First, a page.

The family's main goal is to raise awareness. They have put on fundraisers, benefit dinners and art exhibitions in cities like Detroit and Chicago, while running social media campaigns and theFreeAmir.org website.
One photo project, titled “Jailed Humanity,” took place at a former prison in Detroit, where family and friends of Amir gathered in cells to reenact the pain Amir is going through, and their own feelings of imprisonment.
“It was the most emotional and moving photo shoot that I have done to date,” said Ashley Block, the Michigan photographer who took their photos. “Just seeing the emotion, with his friends involved from across the state, hearing different stories and seeing just how Amir’s friendship has affected so many people on so many different levels.”
Amir Hekmati's friends and family have launched a visual campaign featuring themselves, members of Congress and supporters to raise awareness of his incarceration. All images courtesy of Ashley Block Photography.〈〉
Sarah, Amir’s older sister, says the response the family has been getting leaves them speechless.
“Whenever we have our moments of feeling down – like, ‘How much longer are we going to be able to deal with this? How much more of this can we take?’ -- we get lifted up by some stranger.”
Beyond community support, the Hekmati family also has allies in government.
Their congressman, Rep. Dan Kildee (D-Mich.), in addition to writing letters to Secretary of State John Kerry and United Nations representative Samantha Power, started a bipartisan campaign to collectphotos of members of Congress calling for Amir’s release ahead of new Iranian President Hassan Rouhani’s speech this week at the UN General Assembly. Currently, there are 75 photos of members of Congress (and counting), but the campaign will not end with Rouhani’s visit. Kildee said he will not stop until Amir is home.
“The hope is that we can make Amir’s case public enough so that Iran knows the world is watching and he’ll be safe,” Kildee told America Tonight.
And Prosper said he is working the diplomatic channels behind-the-scenes.
"The diplomatic activity associated with a case like this, as you can imagine, is intense and it's wide,” he told America Tonight. "We've reached out to governments in the Middle East to help us. We've reached out to the United Nations, not only in New York but also branches in Geneva, so what we're trying to do is have a full circle on the issue to really work and talk with the Iranians and try to impress upon them that the right thing to do is to release Amir."
Prosper and the family sees hope in the election of President Rouhani, who has expressed his desire for Iran to have better relations with the U.S.
“We think that if he stays true to his words, and has the opportunity examine this matter, he will understand that the right thing to do is to release Amir, and he'll also understand that it will be a great way to bring meaning to his platform,” Prosper said.
The State Department has repeatedly called for Hekmati’s release, and that of two other U.S. citizens detained or missing in Iran, Saeed Abedini, an Iranian-American Christian pastor, and Robert Levinson, a former FBI agent.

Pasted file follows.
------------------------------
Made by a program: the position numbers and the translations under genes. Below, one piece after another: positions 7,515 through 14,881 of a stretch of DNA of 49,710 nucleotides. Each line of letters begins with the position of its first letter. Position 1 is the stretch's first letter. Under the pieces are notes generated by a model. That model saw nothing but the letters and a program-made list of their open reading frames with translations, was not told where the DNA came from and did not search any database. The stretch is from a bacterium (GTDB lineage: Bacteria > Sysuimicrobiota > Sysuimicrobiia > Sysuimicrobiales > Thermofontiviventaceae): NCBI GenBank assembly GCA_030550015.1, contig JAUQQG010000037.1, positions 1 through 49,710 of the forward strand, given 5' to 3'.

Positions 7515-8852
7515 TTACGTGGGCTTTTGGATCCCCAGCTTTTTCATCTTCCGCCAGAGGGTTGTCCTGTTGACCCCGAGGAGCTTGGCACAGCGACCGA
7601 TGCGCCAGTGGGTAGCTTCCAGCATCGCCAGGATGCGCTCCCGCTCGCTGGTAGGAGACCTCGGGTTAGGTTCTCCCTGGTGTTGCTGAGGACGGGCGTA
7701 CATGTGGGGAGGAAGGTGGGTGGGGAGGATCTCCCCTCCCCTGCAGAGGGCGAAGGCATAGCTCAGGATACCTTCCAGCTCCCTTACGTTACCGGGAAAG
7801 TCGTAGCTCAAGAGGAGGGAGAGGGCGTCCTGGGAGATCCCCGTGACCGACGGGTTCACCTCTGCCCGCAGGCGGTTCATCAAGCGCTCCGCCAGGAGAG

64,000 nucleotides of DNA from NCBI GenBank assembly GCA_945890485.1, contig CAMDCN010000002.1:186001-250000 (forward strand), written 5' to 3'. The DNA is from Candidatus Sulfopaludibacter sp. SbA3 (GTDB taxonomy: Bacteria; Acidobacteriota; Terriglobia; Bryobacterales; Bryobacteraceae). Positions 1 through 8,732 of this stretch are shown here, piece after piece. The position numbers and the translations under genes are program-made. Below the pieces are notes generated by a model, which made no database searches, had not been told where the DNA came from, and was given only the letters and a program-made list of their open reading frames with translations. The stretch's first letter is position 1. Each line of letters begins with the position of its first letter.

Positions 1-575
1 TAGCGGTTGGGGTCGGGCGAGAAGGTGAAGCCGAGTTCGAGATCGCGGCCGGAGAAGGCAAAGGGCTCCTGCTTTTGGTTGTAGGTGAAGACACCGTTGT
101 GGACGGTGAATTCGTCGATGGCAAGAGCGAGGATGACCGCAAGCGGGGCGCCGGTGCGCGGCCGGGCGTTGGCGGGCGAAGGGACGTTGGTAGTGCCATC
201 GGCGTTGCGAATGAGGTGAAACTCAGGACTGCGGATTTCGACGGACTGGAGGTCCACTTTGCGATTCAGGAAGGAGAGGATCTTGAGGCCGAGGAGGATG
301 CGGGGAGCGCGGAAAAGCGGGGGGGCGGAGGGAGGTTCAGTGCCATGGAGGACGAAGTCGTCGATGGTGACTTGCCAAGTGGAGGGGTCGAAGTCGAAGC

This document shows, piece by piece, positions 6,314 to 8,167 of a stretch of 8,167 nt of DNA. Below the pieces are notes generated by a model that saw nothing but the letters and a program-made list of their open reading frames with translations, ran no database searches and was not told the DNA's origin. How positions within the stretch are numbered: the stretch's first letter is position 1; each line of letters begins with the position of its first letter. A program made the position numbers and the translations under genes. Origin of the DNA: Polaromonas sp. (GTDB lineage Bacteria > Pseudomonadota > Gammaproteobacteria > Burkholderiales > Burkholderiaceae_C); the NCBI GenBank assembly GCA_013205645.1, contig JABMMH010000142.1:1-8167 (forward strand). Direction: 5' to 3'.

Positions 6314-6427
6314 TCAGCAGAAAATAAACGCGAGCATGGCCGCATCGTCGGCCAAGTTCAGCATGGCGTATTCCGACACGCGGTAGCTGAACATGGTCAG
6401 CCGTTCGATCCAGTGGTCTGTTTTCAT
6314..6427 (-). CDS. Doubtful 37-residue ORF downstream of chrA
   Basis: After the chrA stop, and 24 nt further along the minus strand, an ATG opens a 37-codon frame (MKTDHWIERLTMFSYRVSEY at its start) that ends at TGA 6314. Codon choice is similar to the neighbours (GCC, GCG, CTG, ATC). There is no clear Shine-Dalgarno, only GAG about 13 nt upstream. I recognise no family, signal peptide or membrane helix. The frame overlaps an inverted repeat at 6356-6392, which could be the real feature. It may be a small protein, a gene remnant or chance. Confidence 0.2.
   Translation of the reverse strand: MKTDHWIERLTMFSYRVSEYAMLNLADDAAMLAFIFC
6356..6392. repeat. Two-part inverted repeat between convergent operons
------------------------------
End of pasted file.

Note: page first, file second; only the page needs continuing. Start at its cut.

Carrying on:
“We again ask Iranian authorities to permit a visit by officials of the Swiss Embassy in Tehran to determine the well-being of Mr. Hekmati and to release him,” State Department spokesperson Gosselin told America Tonight.
These efforts are complicated by the fact that Iran does not recognize Amir’s American citizenship because he traveled to the country on his Iranian passport.
“If you are a dual national, the Iranian regime treats you as one of its own,” said Gissou Nia, the director of the Iran Human Rights Documentation Center. “There’s very different treatment than someone who only holds American or Canadian citizenship.”
Yesterday, just ahead of President Rouhani’s UN visit, Iran announced the release of Hamid Ghassemi-Shall, an Iranian-Canadian sentenced to death on espionage charges. Nia said the move came as a real surprise to her, but was encouraging for other dual nationals being held in Iran. Ghassemi-Shall’s arrest in 2008 prompted an international outcry, including a letter-writing campaign by Amnesty International.
“Personally I always believe that the more pressure the international community can bring, the more it will affect the Iranian authorities,” said Esfandiari, who credits the international response for her own release in 2007. “They don’t like an international outcry. They don’t like to be pointed at.”
Neither the Iranian Interest Section nor the Iranian Mission to the UN returned requests for comment. President Rouhani has not yet addressed Amir’s case publicly.
Meanwhile, the Hekmati family soldiers on.
“His voice is always in our ears. Always. He would always call me every night in Persian and say, 'Mama jaan, mama jaan, [mother dear], I love you,'” his mother Behnaz said. “I suffer a lot. It’s too much. Every day. Every day. When is he coming home?”
Asked what it would mean for him to be able to see his son again, Ali replied, “Oh that would mean the whole world. I pray every day to have both of his hands in my hands. That I will be able to hug him. And kiss him. And tell him how much I love him and how much I miss him.”